My very first attempt at release of that control was investing our life savings in a business that ultimately reaped no real rewards. At the end of that experience I was crushed, as you can imagine. It was the very thing I was trying to avoid. But I was reminded of one of the things I kept hearing time and time again before we took that investment plunge. It was the voice of Steve Harvey that echoed in my ears; “The most successful people in this world recognize that taking chances to get what they want is much more productive than sitting around being too scared to take a shot.” Every successful person has a story of defeat. If they’re lucky, two, or three, or more. With more defeats, come more experience and learning lessons that lead to success.
Though that was difficult to come to terms with at first. Everything I dealt with after that major shift was leading me to the same understanding. I dove right into my comfort zone. The word, and my love of reading. In Jen Sincero’s book, You’re a Badass, there were so many gems. One of which was inspiring to me was, “everything you do on your journey contributes to where you’re going.” Believing in the not yet seen, I leaped into manifesting a new life for myself. Finding peace of mind and gratitude even in the supposed, “failures.” Loving myself enough to stand in my truth, and in turn, “attract the things, people, and opportunities” that are in alignment with who I truly am. The same can be said for you.
Jen Sincero goes on to say, “however easy or rough the growth process towards success- you must be willing to fall down, get up, look stupid, cry, laugh, make a mess, clean it up, and not stop until you get there.” I FELT THAT!
In the end, we must learn to release those things we hold on to so tightly. We need to create space for all the blessings that have yet to come. Those things being karmically delivered in ways and through people we never even expected. Open yourself up to the possibilities beyond the so called, “failures.” The best is yet to come!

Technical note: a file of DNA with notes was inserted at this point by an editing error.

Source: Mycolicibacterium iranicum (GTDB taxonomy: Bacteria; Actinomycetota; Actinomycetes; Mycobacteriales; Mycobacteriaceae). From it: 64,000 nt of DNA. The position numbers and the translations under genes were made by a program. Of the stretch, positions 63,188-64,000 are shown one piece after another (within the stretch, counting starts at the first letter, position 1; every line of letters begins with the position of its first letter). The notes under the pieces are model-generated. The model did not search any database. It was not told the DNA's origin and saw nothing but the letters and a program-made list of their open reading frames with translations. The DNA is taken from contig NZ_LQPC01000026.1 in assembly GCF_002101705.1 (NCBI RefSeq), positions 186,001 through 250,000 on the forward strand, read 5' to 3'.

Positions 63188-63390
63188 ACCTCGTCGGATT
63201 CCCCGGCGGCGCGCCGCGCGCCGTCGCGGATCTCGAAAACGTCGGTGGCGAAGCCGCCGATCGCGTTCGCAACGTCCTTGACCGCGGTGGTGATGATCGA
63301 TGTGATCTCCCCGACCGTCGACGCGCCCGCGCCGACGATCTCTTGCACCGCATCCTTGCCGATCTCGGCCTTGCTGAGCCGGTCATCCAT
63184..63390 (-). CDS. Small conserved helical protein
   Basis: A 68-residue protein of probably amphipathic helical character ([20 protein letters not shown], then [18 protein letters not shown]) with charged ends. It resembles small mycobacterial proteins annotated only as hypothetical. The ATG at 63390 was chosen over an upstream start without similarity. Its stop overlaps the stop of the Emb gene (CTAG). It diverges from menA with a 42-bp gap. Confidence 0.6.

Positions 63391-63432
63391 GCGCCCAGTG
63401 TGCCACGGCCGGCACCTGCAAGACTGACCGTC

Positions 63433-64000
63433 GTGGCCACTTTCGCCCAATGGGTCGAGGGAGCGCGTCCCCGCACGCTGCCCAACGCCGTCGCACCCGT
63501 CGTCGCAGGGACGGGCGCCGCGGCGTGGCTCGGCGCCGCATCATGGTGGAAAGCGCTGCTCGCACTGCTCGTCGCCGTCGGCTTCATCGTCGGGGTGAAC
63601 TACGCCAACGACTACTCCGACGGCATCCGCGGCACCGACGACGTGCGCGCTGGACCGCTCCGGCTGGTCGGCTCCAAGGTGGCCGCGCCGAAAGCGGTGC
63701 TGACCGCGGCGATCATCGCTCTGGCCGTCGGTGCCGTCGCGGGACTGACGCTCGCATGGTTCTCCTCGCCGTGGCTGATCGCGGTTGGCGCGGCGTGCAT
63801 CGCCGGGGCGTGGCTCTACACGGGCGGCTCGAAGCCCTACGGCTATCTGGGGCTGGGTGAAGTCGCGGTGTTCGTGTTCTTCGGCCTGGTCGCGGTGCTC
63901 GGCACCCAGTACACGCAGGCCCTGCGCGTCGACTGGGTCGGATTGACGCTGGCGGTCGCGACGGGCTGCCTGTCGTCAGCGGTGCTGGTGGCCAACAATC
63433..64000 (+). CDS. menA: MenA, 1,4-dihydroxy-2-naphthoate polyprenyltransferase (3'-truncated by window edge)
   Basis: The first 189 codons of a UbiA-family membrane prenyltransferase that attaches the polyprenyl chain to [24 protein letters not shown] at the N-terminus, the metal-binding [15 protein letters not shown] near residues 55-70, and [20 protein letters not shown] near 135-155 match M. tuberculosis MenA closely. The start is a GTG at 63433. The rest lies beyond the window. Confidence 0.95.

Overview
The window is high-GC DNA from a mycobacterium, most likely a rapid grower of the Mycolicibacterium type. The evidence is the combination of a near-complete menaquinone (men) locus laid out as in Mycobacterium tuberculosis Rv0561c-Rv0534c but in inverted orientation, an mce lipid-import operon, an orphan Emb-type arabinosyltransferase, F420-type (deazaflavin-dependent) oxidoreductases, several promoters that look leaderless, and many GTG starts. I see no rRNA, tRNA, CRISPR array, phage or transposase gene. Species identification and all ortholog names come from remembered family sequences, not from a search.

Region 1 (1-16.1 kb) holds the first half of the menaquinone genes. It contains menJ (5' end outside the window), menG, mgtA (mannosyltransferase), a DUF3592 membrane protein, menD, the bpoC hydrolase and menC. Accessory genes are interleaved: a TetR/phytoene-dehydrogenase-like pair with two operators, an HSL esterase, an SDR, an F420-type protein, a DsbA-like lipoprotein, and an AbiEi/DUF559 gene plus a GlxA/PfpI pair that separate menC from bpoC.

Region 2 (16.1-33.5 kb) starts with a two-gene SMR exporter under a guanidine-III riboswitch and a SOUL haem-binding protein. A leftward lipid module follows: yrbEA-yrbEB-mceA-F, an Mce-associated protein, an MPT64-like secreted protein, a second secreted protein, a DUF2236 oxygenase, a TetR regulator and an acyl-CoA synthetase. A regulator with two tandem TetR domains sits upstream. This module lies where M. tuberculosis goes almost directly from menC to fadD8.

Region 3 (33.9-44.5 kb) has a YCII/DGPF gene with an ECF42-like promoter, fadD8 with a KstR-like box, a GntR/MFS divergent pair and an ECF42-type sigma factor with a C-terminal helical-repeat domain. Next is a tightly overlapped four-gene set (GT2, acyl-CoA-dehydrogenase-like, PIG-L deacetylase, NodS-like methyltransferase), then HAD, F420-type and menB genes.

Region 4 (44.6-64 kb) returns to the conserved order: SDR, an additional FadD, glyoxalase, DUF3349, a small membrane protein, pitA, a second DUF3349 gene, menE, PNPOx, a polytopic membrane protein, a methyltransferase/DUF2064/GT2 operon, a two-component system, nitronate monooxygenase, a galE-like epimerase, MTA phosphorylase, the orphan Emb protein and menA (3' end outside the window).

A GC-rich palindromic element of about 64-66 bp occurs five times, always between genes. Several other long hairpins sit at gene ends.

Have you had any moments of failure you’ve been ashamed of? Embarrassed about? Did you let that hold you back from your true destiny? Or did you use that as fuel to catapult you into your next big life journey?
Sorry, Not Sorry?
Truthfully, in all honesty… I had to pray for guidance on this one. The topic- FORGIVENESS. This is a rough one. I have struggled much with this. And just when I think I have life under control, here comes another test by way of dealings with people. I’m sure I’m not alone. So many of us believe that forgiveness means accepting someone’s apology and moving past the hurt only to let people back in your life. NOPE! Big N-O! Forgiveness often looks like, I forgive you because I don’t want to carry that heavy burden, but I don’t necessarily need you in my space.
I sought counsel in the best advocate I know with this topic. I read deep into the word of God. For who knows best about forgiveness then He who died for our sins and still chooses to stand tall for us each day. The only way I am able to “forgive” and move on from those that have hurt me, is by entrusting my soul to the only one who sees fit to see me through it. I even pulled out a devotional for this one guys. For seven days, I sat in the understanding of forgiveness. I let Him impart on me the wisdom and knowledge that is necessary to process forgiving someone for the hurt they’ve caused. There are so many areas of my life I have needed to forgive others for wrongs done to me. I’ve also had to ask for forgiveness. The Gospel artist Jonathan McReynolds so eloquently expresses it in his song, “People”: